Just a few of the vitally important lessons in caring for your aging parent—and yourself—from Jane Gross in A Bittersweet Season
As painful as the role reversal between parent and child may be for you, assume it is worse for your mother or father, so take care not to demean or humiliate them.
Avoid hospitals and emergency rooms, as well as multiple relocations from home to assisted living facility to nursing home, since all can cause dramatic declines in physical and cognitive well-being among the aged.
Do not accept the canard that no decent child sends a parent to a nursing home. Good nursing home care, which supports the entire family, can be vastly superior to the pretty trappings but thin staffing of assisted living or the solitude of being at home, even with round-the-clock help.
Every state has its own laws, eligibility standards, and licensing requirements for financial, legal, residential, and other matters that affect the elderly, including qualification for Medicare. Assume anything you understand in the state where your parents once lived no longer applies if they move.
Many doctors will not accept new Medicare patients, nor are they legally required to do so, especially significant if a parent is moving a long distance to be near family in old age.
An adult child with power of attorney can use a parent’s money for legitimate expenses and thus hasten the spend-down to Medicaid eligibility. In other words, you are doing your parent no favor—assuming he or she is likely to exhaust personal financial resources—by paying rent, stocking the refrigerator, buying clothes, or taking him or her to the hairdresser or barber.
About the Author
Jane Gross was a reporter for Sports Illustrated and Newsday before joining The New York Times in 1978. Her twenty-nine-year tenure there included national assignments as well as coverage of aging. In 2008, she launched a blog for the Times called The New Old Age, to which she still contributes. She has taught journalism at the University of California, Berkeley, and at Columbia University, and was the recipient of a John S. Knight Fellowship. She lives in Westchester County, New York.
“A forthright story and trenchant advice . . . Gross’s chronicle of her mother’s decline is intimate and affecting, and her advice to readers is insightful . . . A Bittersweet Season manages to send its voice aloft, its two parts harmonizing in sorrowful, haunting song.”
-Annie Murphy Hall, The New York Times Book Review
“[Gross is] an incisive reporter with a fine eye for detail . . . A Bittersweet Season is sure to become required reading for anyone with an elderly parent who depends on long-term care.”
“This is tough stuff, and Gross writes movingly about the toll it takes on her and other caregivers. Although her tone is often darkly humorous, she’s serious about documenting the often hidden workload borne by middle-aged daughters and sons.”
-Kate Tuttle, Boston Globe
“Nothing can fully prepare you for the overwhelming experience of caring for your elderly parents, but Jane Gross’s new book, A Bittersweet Season, comes awfully close . . . Gross is an incisive critic of our systems and institutions.”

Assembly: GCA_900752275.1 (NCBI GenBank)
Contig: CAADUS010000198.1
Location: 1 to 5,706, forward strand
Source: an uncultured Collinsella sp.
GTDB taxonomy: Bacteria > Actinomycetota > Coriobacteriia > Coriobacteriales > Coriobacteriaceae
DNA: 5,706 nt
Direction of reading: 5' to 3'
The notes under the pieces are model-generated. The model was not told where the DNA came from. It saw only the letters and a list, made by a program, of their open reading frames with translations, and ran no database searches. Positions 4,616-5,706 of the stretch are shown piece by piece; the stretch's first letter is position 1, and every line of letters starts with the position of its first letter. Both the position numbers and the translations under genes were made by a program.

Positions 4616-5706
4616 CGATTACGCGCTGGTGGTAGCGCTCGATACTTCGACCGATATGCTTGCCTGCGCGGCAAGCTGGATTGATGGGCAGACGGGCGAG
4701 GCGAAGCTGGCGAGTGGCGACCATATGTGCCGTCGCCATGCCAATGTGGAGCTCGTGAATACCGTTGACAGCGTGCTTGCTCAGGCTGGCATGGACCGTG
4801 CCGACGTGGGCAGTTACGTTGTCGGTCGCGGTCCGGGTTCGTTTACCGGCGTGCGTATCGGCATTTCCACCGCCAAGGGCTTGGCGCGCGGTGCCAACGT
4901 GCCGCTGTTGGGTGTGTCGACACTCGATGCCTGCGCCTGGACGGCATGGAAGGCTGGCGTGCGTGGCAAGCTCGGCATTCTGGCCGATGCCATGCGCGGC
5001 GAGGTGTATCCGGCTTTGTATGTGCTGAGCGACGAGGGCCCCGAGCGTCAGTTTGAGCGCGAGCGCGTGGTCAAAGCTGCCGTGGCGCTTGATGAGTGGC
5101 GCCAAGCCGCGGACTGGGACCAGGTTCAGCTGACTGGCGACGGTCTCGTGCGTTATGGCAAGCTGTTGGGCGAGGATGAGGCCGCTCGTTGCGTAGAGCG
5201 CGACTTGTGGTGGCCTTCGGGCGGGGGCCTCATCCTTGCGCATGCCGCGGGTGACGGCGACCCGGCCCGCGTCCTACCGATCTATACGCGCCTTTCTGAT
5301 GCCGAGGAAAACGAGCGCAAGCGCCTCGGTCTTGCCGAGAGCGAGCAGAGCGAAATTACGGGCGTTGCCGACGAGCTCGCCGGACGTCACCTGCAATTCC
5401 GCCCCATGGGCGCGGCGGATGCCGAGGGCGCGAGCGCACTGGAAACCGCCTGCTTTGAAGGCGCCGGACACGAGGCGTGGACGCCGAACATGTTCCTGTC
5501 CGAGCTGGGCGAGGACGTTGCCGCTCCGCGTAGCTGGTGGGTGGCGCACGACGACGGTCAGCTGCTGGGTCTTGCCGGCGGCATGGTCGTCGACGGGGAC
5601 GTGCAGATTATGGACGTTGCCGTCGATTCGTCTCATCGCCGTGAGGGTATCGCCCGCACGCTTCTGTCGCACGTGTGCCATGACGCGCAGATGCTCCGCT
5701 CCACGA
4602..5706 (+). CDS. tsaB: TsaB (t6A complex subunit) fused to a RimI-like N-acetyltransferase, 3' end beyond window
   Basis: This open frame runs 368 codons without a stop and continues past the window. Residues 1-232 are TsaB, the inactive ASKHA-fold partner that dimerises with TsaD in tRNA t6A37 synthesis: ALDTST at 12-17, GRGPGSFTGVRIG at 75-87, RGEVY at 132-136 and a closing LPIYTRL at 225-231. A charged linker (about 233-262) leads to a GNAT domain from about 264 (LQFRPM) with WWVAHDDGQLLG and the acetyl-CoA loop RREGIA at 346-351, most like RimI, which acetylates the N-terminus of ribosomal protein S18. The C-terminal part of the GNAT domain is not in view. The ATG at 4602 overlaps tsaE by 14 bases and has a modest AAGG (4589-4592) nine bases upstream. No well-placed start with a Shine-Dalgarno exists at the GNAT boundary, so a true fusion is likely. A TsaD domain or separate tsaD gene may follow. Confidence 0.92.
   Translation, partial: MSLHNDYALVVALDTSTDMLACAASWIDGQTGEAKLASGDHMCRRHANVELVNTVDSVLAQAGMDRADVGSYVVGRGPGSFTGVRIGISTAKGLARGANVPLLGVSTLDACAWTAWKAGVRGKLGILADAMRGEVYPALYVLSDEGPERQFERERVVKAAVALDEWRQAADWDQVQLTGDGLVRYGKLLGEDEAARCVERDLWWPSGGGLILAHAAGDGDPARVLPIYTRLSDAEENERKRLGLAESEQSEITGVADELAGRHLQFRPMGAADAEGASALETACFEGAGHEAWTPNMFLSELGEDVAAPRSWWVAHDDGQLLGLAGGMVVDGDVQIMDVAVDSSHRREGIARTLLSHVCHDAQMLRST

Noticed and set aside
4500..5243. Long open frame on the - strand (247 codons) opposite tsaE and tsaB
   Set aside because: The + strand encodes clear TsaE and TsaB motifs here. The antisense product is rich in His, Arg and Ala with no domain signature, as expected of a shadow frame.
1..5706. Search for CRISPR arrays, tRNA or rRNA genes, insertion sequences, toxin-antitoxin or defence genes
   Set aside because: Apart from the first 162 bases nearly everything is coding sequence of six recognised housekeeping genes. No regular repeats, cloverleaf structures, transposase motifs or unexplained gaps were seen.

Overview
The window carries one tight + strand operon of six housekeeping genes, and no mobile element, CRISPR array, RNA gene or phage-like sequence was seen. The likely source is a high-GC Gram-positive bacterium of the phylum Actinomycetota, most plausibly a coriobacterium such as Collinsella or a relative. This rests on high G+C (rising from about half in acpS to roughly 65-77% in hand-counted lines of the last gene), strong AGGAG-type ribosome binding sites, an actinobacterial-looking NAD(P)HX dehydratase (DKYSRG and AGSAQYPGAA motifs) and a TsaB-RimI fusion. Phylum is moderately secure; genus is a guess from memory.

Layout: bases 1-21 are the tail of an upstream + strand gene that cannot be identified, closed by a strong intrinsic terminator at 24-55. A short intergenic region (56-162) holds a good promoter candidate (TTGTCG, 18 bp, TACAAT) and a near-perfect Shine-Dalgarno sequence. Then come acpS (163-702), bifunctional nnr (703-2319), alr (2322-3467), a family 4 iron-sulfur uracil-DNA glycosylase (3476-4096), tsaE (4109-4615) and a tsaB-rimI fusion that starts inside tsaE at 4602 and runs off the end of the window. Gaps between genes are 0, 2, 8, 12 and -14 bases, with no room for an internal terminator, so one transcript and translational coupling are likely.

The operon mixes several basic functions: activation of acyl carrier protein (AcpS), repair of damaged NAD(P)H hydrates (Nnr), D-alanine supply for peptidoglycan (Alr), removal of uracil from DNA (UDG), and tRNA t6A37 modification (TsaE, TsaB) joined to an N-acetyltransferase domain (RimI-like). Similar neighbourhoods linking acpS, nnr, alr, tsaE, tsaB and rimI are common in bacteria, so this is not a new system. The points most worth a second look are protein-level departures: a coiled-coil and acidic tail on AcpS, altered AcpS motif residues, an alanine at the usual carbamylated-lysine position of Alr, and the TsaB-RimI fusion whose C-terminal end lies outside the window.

-David Takami, The Seattle Times
“An invaluable guide . . . One thing is for certain: Individuals, families, medical professionals, and our society’s institutions have a pressing moral duty to reform our failing systems of care for the fragile old and dying. Jane Gross’s excellent book can help us do better on all these fronts. Middle-aged adult children can read with their parents and help prepare themselves and each other for the inevitable. Families can be encouraged to have those difficult conversations. Jane Gross has taken her own painful experiences and worked hard to give needed help to us all.”
-Sidney Callahan, Commonweal
“A Bittersweet Season is sure to become required reading for anyone with an elderly parent who depends on long-term care . . . The time to read the book is before the crises begin to mount.”
“Accessible and always compassionate . . . Readers may pick up this very well-written book to learn about taking care of their own ailing parents, but will soon realize that it’s also a wake-up call to become educated in order to make informed decisions about their own inevitable aging.”
-Sandee Brawarsky, The New York Jewish Week
“Poignant . . . Both heartwarming and heartrending.”
-Edith Paller, Haaretz
“Smart and highly detailed.”
-Meredith Resnick, Psychology Today
“In A Bittersweet Season, Jane Gross combines her unique perspectives as a health journalist, daughter and caregiver to unflinchingly explore the last phases of her mother’s life and death. Interwoven with this inspiring personal narrative are practical, hard to access, vitally useful lessons and information she learned along the way. One way or another the issues and circumstances vividly portrayed in this book will be faced by us all, so we would do well to use it to help us contemplate the inevitable and prepare as best we can.”
-Timothy Quill, M.D., author of Caring for Patients at the End of Life